Back up to the corral system to finish putting out those fat finishing yearlings and slaughter cows out to separate pastures.  The two finishing steers and one pregnant cow grazing in the front pasture needed bringing in to the corral system too.  As I loped across the field between the ranch house and the road, my hay dealer, Daryl, drove by, empty, undoubtedly heading over the pass again for hay.  He gave a big blast of his Kenworth diesel’s horn and Bucks acknowledged this salute with a nice buck.  Daryl will give me heck for this next time he sees me!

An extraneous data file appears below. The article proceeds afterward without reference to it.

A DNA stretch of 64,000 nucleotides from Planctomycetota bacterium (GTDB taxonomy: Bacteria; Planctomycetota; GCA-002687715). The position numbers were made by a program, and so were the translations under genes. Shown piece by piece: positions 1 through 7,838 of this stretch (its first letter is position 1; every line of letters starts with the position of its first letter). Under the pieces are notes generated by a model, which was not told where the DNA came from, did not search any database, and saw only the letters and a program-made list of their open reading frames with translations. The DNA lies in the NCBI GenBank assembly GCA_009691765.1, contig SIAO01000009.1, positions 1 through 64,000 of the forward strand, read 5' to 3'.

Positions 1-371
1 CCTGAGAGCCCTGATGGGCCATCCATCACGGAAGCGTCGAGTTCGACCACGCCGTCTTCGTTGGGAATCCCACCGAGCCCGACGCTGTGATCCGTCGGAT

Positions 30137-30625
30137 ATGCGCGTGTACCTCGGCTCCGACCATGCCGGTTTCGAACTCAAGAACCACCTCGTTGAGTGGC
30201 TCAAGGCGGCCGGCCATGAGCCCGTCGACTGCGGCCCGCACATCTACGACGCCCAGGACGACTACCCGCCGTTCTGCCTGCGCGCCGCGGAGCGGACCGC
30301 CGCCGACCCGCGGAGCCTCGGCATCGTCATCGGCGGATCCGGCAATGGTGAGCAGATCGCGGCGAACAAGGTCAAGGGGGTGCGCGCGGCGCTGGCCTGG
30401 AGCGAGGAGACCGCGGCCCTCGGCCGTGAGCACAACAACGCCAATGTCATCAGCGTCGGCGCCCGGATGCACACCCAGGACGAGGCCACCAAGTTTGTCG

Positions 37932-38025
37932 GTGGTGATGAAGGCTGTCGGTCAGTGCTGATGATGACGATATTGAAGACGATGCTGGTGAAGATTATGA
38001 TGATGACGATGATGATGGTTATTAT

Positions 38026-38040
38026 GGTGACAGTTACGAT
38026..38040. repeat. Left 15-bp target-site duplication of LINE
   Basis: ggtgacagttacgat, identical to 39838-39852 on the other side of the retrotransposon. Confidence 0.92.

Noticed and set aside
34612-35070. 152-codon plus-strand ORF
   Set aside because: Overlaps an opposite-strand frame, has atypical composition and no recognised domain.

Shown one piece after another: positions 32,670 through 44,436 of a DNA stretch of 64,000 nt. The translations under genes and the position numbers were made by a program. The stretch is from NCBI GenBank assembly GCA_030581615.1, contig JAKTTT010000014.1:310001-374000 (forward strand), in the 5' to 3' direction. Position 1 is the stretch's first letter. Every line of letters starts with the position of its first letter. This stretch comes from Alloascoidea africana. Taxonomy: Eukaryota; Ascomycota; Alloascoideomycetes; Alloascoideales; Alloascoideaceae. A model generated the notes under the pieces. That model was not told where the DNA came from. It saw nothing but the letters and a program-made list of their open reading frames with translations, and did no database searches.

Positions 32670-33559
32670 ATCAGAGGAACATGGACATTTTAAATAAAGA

So by 2PM and lunchtime, all were placed, well, and happy.  Bucks returned to his paddock for a good roll in the dirt, Mark and I in the house for a bite.  Tomorrow we will booster vaccinate those weaning age feeder calves before moving them to a larger lush pasture for grazing and growing.  After lunch we must get to some fencing repair before nightfall.  Later that evening as we checked the herds, the young bull had as many as 4 ready females!  What a show that presented!  He’ll not settle them all!  The other older bull had one heifer he was following about.  So the business of spring begins on the Camas Prairie Ranch.